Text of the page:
The new announcement from the Athletics’ world governing body, the IAAF, on Thursday suggests so. The middle distance runner and Olympic gold medalist was subjected to gender testin in 2009 and was withdrawn from international competition until 6 July 2010 when the IAAF cleared her to return to competition.
The South African athlete is hyperandrogenous, which means that she has elevated testosterone levels. This has been a problem since she won the world 800m in 2009, when she was only 18 years old. Now, she might have to compete against men, according to the new announcement from the IAAF.
The announcement, which was made on Thursday creates a different classification for athletes of Difference of Sexual Development (DSD). This requires such atheletes to reduce their blood testosterone levels, and maintain those levels, if they want to compete internationally against women.
If they are unwilling to reduce and maintain their blood testosterone levels, they would be allowed to compete against men.
According to an article published by cnn.com,
The new regulations, unanimously agreed by the IAAF, will cover events from 400m to the mile and come into effect from November 1, 2018.
DSD athletes will have to reduce their blood testosterone level to below 5nmol/L for a continuous period of at least six months and must maintain those levels continuously for the rest of their athletic career.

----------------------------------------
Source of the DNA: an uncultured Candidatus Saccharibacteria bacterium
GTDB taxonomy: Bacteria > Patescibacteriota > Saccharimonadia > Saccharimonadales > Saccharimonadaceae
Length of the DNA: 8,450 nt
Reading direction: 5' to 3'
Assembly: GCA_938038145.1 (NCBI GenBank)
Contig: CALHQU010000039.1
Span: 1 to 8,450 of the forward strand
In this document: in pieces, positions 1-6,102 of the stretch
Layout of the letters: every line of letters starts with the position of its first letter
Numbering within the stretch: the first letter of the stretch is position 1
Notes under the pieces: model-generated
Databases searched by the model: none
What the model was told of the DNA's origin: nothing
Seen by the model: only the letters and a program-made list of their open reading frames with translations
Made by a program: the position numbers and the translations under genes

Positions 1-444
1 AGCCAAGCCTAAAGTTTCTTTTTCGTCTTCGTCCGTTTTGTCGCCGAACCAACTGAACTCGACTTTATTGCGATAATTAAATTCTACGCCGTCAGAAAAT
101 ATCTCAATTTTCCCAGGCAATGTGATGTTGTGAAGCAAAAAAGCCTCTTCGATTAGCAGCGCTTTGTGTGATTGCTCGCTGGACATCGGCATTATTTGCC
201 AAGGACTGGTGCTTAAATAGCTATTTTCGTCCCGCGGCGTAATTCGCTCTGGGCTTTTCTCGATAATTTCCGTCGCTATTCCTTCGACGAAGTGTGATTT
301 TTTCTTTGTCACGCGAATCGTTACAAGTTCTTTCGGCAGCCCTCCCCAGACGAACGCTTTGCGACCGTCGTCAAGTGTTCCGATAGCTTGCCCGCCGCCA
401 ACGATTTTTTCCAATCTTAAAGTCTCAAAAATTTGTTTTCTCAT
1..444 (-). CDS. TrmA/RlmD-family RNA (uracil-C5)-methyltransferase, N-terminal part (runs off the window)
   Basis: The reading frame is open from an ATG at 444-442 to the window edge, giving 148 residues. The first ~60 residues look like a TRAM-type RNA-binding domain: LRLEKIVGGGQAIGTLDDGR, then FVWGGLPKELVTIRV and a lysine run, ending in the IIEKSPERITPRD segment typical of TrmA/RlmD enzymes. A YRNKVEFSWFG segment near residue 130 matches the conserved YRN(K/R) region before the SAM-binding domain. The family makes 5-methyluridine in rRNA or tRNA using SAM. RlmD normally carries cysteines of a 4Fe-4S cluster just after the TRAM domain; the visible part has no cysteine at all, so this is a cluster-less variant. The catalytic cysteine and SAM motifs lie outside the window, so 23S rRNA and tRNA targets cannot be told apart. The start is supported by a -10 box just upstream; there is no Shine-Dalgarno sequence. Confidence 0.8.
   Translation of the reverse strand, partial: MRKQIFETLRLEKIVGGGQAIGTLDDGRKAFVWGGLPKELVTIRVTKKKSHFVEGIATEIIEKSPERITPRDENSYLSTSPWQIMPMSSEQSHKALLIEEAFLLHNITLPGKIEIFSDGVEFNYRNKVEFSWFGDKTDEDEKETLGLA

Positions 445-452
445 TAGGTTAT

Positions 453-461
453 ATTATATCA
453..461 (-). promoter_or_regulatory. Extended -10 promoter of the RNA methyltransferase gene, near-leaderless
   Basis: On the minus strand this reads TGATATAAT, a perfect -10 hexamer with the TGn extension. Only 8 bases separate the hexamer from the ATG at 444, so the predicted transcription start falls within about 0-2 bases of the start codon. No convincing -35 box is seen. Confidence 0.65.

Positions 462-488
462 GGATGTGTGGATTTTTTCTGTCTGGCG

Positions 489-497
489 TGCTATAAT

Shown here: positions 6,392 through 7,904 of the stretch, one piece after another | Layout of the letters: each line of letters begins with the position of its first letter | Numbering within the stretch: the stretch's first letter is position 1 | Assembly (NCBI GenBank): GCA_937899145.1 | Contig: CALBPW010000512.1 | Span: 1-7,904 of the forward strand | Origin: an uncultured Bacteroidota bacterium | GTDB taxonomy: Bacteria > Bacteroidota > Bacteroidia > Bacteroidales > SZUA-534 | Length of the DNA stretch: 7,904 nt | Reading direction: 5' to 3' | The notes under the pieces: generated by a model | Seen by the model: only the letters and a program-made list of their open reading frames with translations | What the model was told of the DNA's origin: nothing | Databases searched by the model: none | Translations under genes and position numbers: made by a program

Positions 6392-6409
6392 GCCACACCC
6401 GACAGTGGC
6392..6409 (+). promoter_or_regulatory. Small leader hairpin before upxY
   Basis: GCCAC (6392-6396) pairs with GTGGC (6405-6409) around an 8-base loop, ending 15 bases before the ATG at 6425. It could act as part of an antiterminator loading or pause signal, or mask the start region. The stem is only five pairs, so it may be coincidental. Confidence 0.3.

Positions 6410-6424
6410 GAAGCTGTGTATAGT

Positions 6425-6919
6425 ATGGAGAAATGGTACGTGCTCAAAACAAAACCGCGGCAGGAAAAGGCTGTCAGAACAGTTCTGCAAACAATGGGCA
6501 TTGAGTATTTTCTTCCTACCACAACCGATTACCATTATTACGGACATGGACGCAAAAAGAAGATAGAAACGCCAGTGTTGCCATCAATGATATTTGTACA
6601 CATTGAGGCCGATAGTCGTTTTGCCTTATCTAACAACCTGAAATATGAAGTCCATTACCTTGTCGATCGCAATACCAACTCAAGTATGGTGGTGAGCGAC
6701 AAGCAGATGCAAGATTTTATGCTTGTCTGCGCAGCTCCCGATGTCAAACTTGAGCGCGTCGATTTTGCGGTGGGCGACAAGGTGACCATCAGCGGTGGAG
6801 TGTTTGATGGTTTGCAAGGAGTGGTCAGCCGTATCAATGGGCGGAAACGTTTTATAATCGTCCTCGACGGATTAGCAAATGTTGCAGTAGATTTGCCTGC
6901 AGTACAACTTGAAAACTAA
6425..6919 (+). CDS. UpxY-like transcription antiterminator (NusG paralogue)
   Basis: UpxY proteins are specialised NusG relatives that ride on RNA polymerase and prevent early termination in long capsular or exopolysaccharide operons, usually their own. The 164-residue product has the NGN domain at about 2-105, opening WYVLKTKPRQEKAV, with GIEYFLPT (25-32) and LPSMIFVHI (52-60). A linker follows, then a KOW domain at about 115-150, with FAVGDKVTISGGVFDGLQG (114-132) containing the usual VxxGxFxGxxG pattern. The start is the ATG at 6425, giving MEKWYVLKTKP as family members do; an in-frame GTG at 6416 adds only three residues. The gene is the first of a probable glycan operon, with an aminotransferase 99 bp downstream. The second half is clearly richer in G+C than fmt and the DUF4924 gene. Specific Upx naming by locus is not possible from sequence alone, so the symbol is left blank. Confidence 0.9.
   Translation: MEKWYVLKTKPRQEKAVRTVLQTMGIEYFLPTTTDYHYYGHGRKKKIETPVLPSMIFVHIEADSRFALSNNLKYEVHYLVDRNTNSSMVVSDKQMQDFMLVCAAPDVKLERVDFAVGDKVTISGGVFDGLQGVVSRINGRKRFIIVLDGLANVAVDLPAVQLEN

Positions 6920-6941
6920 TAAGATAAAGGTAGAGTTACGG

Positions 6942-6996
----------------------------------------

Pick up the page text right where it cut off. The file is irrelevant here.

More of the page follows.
In a statement, IAAF President Sebastian Coe said that the federation had a “responsibility to ensure a level playing field.”
“The revised rules are not about cheating, no athlete with a DSD has cheated, they are about leveling the playing field to ensure fair and meaningful competition in the sport of athletics where success is determined by talent, dedication and hard work rather than other contributing factors,” the Englishman added.
The IAAF said: “There is a broad medical and scientific consensus, supported by peer-reviewed data and evidence from the field, that the high levels of endogenous testosterone circulating in athletes with certain DSDs can significantly enhance their sporting performance.
“These Regulations accordingly permit such athletes to compete in the female classification in the events that currently appear to be most clearly affected only if they meet the Eligibility Conditions defined by these regulations.”
The governing body continued: “Most females (including elite female athletes) have low levels of testosterone circulating naturally in their bodies (0.12 to 1.79 nmol/L in blood); while after puberty the normal male range is much higher (7.7 — 29.4 nmol/L).
“No female would have serum levels of natural testosterone at 5 nmol/L or above unless they have DSD or a tumour. Individuals with DSDs can have very high levels of natural testosterone, extending into and even beyond the normal male range.”
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